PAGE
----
Over the last two decades, pharmaceutical industry has seen tremendous growth in the form of technological advancements and drug delivery system innovations. However, such innovations have increased quality assurance challenges for drug manufactures. For this reason, drug product manufacturers give at most importance to their quality control procedures as well as package integrity tests. All packaging forms, whether pouches constructed of porous or nonporous material, rigid thermoformed trays with Tyvek or film lids, bottles with induction-welded seals, or blister packs, need verification that their sterile-barrier characteristics are not compromised. Previously, only sterility testing was conducted on pharmaceutical packaging. However, when it was realized that sterility testing alone is not sufficient to hold the integrity of the medical products, the US FDA published Guidance for Industry for Submission Documentation for Sterilization Process Validation in Applications for Human and Veterinary Drug Products. This emphasized the importance of verification of microbial barrier properties of a pharmaceutical product package (i.e., CCI).

Relevance of CCIT in pharmaceutical package testing

Container Closure Integrity Testing is an assay to evaluate whether container closure systems can maintain sterile barriers against potential damage. Even a minute defect in the container can cause external elements to enter the product, thereby reducing its shelf life. Common threats that can pass through a defected container closure system include microorganisms, reactive gases, and other substances. Considering the ability of such threat to deteriorate product quality, undertaking appropriate CCI tests are beyond crucial. However, it should be noted that CCI is not a one-time process, rather an integral and comprehensive approach. It is evaluated throughout the manufacturing lifecycle of a sterile drug product -from primary package development until the products are dispatched.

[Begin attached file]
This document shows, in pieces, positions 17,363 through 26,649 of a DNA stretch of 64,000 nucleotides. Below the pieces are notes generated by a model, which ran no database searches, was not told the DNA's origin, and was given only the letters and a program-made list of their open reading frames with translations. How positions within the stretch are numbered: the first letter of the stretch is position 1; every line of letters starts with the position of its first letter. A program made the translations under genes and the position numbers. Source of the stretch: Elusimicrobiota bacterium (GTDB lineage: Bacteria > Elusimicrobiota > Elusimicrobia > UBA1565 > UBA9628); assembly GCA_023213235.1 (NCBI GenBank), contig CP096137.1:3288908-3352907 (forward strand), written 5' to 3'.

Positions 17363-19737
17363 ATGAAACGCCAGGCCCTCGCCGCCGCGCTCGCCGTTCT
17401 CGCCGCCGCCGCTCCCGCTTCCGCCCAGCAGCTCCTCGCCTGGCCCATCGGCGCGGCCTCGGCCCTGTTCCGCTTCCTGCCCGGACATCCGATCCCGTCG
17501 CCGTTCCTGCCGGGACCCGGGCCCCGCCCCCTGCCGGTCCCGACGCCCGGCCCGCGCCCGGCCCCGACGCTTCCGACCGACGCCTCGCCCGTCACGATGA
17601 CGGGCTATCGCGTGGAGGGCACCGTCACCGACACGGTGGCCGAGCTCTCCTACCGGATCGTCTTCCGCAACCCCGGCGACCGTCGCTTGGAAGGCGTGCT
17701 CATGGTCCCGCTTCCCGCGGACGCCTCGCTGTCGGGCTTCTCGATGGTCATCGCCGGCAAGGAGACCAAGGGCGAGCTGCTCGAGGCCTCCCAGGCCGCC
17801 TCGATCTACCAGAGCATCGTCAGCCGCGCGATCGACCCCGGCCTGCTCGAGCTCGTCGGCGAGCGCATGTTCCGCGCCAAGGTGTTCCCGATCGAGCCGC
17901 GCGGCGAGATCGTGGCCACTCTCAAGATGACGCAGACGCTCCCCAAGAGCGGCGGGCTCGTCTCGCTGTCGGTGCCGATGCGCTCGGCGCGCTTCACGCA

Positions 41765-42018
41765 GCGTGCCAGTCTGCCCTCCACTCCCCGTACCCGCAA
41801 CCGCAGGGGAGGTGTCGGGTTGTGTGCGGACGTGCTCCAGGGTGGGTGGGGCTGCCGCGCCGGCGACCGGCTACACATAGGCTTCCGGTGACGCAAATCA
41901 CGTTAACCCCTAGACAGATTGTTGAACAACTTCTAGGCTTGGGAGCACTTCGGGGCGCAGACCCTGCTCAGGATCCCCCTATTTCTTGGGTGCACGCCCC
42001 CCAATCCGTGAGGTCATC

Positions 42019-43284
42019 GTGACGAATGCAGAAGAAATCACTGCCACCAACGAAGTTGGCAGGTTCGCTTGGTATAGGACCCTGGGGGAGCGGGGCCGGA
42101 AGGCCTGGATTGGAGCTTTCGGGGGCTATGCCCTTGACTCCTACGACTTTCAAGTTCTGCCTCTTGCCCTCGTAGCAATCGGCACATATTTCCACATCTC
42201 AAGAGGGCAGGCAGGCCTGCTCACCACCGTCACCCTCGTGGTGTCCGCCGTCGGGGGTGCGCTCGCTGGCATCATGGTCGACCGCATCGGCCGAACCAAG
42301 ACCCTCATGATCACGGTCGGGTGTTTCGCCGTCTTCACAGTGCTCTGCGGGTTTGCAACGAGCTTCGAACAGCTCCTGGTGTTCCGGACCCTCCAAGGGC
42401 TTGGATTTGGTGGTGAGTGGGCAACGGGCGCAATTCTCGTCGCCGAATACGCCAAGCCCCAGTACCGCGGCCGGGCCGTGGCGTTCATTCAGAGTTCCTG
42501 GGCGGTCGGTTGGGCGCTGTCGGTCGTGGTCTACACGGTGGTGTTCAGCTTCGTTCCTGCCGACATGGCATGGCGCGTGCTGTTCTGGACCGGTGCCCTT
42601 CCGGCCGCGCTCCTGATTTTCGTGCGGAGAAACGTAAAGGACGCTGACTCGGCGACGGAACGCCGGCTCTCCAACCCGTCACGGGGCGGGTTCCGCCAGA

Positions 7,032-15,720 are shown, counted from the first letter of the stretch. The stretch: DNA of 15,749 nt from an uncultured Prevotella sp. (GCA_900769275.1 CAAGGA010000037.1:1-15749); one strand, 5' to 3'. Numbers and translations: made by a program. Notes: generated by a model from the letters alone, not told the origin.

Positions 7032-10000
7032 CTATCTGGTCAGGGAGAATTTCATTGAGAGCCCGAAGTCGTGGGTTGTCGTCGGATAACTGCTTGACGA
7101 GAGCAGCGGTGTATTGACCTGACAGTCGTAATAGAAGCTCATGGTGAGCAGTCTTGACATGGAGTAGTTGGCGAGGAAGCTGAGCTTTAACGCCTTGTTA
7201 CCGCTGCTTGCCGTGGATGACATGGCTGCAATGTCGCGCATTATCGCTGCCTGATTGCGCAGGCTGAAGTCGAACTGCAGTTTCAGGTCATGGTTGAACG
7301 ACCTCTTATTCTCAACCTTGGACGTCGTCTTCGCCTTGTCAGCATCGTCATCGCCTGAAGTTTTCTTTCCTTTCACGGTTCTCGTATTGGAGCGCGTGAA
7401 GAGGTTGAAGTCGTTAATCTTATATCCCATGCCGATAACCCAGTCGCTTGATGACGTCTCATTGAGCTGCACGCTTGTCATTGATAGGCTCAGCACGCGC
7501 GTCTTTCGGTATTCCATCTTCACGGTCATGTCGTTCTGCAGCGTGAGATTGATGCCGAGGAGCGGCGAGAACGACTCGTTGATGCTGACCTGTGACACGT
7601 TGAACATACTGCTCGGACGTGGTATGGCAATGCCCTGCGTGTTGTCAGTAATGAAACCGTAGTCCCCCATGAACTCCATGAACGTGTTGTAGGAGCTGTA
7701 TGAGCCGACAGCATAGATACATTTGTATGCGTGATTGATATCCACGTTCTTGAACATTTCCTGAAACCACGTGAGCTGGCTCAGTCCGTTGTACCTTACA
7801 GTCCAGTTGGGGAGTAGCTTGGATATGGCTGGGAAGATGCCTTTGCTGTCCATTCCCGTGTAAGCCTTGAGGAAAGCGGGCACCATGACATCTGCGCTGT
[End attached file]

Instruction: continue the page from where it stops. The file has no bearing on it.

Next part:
Container closure systems are made up of primary packaging components and secondary packaging components. Components like vials or syringes that are in direct contact with the product are called primary packaging components. Although there are multiple CCI techniques available in the market today, regulatory guidelines have broadly classified methods into probabilistic and deterministic test methods. Under a probabilistic test method, results are generated through a series of events, each with a respective probability distribution. Thus, the accuracy of the results cannot be assured. In contrast to a probabilistic method, deterministic test methods assure quantitative results with higher level of accuracy and reliability. The United States Pharmacopeia in 2016 issued new guidelines stating that deterministic methods are preferred over probabilistic test methods. Container closure integrity testing can be performed in many different ways. All the testing methods have pros and cons. Given below is a list of non-destructive Container Closure Integrity test methods:

  • Airborne Ultrasound technology
  • Vacuum Decay technology
  • Microcurrent HVLD technology
  • Helium Leak Detection
  • Pressure Decay leak testing
  • Force Decay leak testing
Readmore...
pharmaceutical package testing, container closure integrity testing, Vacuum Decay Technology, Airborne Ultrasound technology
46
02
Jun 2021

Evaluating Relevance of Seal Quality Inspection in Medical Device Industry